I had the great privilege of being one of about 40 leaders from journalism, foundations and academia in attendance at a two-day nonprofit media conference hosted by Duke University’s Sanford Institute of Public Policy. Several stalwarts of old and new journalism were there (Len Downie and Phil Bennett formerly of the Washington Post both now heading to academia; ProPublica Managing Editor Stephen Engleberg; Peter Osnos, now with Public Affairs formerly with the Washington Post; Penelope Muse Abernathy, formerly of the New York Times; Chuck Lewis, founder of the Center for Public Integrity now at American University; Joel Kramer of MinnPost; Margie Freivogel from the St. Louis Beacon, etc.), along with folks from the Knight Foundation, Surdna, McCormick Tribune and a few community foundations.
Journalism crisis as natural process
Journalists are fond of metaphors to make the complex simple. One metaphor pervaded the sessions at Duke: the crisis in journalism as forest fire. It seemed a colorful and appropriate metaphor. But it quickly acquired meme-like potency. It occurred to me that the forest fire may be the perfect metaphor for what’s happening in journalism, and may also contain the directions for how we should think about the future of the business.
If we think of journalism as an industry whose existence is foreordained and everlasting, then the appropriate metaphor for what’s happening might be the apocalypse. We would do everything in our power to save it as we know it. But if you think of journalism as an ecosystem, produced by organisms for the general welfare of our species and our planet, then you immediately accept a natural cycle of life, decay, death and rebirth. To think otherwise would be to defy the natural order of things.
Once you think of journalism as an ecosystem (a word used again and again during the sessions at Duke) then you quickly understand that there’s built into it a food chain, a system of symbiosis and competition, of demise and regeneration. Forest fires burn down the big old trees, but the ashes provide rich nutrients for new growth. So it is in journalism. There are new shoots already emerging (ProPublica, MinnPost, St. Louis Beacon, Voice of San Diego) and there are many that have yet to emerge or are just being conceived.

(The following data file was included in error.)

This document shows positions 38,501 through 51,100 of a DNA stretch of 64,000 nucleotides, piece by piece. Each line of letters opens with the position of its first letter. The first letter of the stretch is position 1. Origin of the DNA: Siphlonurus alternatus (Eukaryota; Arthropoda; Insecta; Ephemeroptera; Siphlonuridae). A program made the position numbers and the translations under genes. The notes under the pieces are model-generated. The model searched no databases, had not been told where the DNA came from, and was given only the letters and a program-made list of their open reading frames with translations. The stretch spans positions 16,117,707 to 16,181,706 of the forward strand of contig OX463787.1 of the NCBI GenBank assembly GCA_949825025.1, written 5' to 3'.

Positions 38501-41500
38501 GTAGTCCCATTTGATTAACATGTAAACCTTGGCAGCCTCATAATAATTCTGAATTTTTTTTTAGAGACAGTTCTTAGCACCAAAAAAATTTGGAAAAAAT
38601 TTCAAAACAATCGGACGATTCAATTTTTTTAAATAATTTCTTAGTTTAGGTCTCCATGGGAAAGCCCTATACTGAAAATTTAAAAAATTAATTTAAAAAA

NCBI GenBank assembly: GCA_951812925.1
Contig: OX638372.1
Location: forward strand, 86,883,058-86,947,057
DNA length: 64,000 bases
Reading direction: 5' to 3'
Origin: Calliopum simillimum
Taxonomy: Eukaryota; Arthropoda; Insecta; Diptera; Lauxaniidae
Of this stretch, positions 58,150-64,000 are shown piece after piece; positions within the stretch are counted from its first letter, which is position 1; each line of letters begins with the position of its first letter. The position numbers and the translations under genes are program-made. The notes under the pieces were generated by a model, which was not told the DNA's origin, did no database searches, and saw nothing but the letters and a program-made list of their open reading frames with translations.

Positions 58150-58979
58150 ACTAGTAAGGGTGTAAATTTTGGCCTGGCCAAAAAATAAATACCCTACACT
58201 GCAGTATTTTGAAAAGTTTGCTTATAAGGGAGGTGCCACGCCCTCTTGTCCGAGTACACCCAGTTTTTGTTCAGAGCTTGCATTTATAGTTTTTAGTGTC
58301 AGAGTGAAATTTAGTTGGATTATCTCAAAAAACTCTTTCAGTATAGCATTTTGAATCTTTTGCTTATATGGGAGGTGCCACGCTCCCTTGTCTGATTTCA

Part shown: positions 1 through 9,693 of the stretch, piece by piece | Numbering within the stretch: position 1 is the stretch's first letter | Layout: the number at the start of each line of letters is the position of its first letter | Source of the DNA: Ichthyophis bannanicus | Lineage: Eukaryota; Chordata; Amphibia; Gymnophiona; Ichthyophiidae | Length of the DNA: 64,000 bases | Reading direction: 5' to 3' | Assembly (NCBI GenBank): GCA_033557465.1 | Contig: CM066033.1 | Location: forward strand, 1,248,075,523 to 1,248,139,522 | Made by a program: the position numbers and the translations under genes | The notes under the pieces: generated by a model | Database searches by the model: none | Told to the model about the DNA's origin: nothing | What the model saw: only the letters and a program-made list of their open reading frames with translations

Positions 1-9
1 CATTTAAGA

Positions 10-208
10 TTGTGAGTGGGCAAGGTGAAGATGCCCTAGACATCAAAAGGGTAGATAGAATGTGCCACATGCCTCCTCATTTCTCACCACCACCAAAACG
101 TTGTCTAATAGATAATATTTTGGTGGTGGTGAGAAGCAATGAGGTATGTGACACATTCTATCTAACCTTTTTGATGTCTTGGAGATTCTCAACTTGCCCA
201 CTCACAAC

There are some initiatives to send in fleets of cargo planes full of water and fire retardant by creating a National Endowment for Journalism (more on that later this month), or to otherwise get the government involved in preserving the industry, because it seems that the market will fail to do so. There was a fair amount of discussion about whether America could ever support a system like Britain’s or Canada’s that would levy some sort of tax or fee to create a fund for government-sponsored journalism. That, of course, is anathema to the “Don’t Tread on Me” teabag crowd and maybe many others still, and one could only imagine that any such effort would meet ferocious opposition. Not to say that there’s not merit in the idea, only that it probably ain’t going to fly in this country like it did in the UK or Canada.
And if, like me, you believe that this country possesses a limitless reservoir of innovative energy, then government sponsorship of media doesn’t seem like the most productive way to unleash that energy. What we need are many people trying many things. To do that, we need adventurous funders who aren’t afraid to give a little water and light to a seedling that might not make it, knowing that if you cultivate enough of them, the forest will return–and probably healthier and more diverse than it was before.